Alexander was taken to the hospital. He had a deep, six-inch cut from the corner of his mouth to his temple. The emergency room physician testified that the wound edges suggested that a blade or knife had caused the injury and that the cut was consistent with someone having approached Alexander from behind and cutting him from the mouth upward.
During an interview at the hospital, Alexander, who was unable to speak because bandages covered his face, indicated in writing that appellant had cut him. Alexander testified that he had been sitting in a chair when he sensed someone was coming up behind him. He tried to duck but was cut in the face. Alexander saw a razor blade in appellant’s hand. According to Alexander, appellant said: “I told you I was going to get you,” and “I’m going to kill your ass.”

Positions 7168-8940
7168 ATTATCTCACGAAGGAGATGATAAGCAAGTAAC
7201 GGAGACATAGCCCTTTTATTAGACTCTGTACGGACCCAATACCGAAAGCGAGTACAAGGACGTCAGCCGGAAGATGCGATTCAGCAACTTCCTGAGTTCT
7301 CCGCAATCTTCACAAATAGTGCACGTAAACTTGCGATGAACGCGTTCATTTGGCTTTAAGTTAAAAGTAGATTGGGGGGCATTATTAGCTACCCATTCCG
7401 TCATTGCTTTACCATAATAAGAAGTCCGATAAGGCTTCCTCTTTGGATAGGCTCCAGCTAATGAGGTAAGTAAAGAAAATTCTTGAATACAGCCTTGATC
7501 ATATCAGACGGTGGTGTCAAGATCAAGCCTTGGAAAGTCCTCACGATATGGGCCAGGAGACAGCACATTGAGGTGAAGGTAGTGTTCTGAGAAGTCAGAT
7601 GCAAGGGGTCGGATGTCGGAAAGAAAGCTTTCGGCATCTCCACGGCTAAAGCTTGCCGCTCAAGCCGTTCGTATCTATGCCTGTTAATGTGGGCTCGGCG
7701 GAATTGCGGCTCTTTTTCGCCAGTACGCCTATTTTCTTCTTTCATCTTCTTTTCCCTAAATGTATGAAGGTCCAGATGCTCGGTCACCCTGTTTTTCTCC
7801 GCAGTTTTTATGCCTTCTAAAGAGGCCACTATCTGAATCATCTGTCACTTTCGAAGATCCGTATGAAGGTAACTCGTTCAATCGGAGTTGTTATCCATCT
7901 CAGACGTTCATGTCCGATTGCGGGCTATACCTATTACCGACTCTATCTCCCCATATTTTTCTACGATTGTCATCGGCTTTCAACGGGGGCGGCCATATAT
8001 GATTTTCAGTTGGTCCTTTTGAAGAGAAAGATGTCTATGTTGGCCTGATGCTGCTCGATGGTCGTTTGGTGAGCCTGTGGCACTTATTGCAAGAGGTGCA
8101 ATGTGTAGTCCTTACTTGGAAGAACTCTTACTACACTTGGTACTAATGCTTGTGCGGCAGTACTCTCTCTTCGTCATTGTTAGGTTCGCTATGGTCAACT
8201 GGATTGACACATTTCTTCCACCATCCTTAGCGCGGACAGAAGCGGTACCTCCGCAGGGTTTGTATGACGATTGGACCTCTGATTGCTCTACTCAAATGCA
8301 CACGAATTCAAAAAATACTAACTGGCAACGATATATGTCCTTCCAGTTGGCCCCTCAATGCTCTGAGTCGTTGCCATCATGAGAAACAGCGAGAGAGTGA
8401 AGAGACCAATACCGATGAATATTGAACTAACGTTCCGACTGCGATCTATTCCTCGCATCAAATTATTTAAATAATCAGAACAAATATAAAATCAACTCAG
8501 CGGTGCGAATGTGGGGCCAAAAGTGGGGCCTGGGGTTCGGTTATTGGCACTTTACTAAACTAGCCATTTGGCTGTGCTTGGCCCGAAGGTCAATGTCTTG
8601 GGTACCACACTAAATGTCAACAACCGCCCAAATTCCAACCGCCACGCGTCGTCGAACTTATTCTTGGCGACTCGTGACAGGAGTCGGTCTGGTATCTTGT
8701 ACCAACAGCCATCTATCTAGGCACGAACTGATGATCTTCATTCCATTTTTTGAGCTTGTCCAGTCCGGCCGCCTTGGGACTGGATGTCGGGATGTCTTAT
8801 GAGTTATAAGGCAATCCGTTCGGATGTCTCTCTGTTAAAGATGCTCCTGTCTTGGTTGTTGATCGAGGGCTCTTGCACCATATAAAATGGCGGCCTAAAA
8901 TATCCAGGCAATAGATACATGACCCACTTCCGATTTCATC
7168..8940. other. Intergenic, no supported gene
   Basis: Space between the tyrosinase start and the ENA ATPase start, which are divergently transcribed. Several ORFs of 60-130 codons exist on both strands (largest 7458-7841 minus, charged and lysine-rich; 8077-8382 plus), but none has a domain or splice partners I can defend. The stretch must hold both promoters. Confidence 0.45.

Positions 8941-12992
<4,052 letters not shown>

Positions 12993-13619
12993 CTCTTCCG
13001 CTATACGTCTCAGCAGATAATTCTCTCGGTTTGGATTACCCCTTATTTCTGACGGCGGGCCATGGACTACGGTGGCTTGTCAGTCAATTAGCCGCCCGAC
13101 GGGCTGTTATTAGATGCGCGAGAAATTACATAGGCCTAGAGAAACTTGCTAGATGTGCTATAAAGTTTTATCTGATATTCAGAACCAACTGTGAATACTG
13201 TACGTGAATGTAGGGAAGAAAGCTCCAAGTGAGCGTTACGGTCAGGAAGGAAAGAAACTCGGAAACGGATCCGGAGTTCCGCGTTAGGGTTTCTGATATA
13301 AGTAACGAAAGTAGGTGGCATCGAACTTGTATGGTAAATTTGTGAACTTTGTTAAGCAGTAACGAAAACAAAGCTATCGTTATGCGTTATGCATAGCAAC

Detective Wickelgren interviewed appellant who said that somebody grabbed him while he was talking on the telephone, and knocked his head against a pole. Appellant said he went to the floor, temporarily blacked out, and when he got up he struck back and saw that Alexander was the only person present. He admitted hitting Alexander with his fists but denied having any weapon and said he could only have cut Alexander with his fingernail. He said he had been warned that Alexander was “going to get [him].”
Detective Wickelgren interviewed other detainees including Steven Spaeth. Spaeth, in a taped interview, said he had been standing six to seven feet away from where Alexander was seated when he heard a noise like loud footsteps. He said when he turned he saw appellant grab Alexander’s chin with his left hand and slice his cheek with what Spaeth thought was an ID card or a key held in appellant’s right hand.
At trial, Spaeth was called to testify by the state but claimed to have no recollection as to what had occurred. He testified that a review of the transcript of his statement to Detective Wickelgren would not refresh his recollection. A recording of the interview was played for the jury over defense objection as past recorded recollection. Minn. R. Evid. 803(5).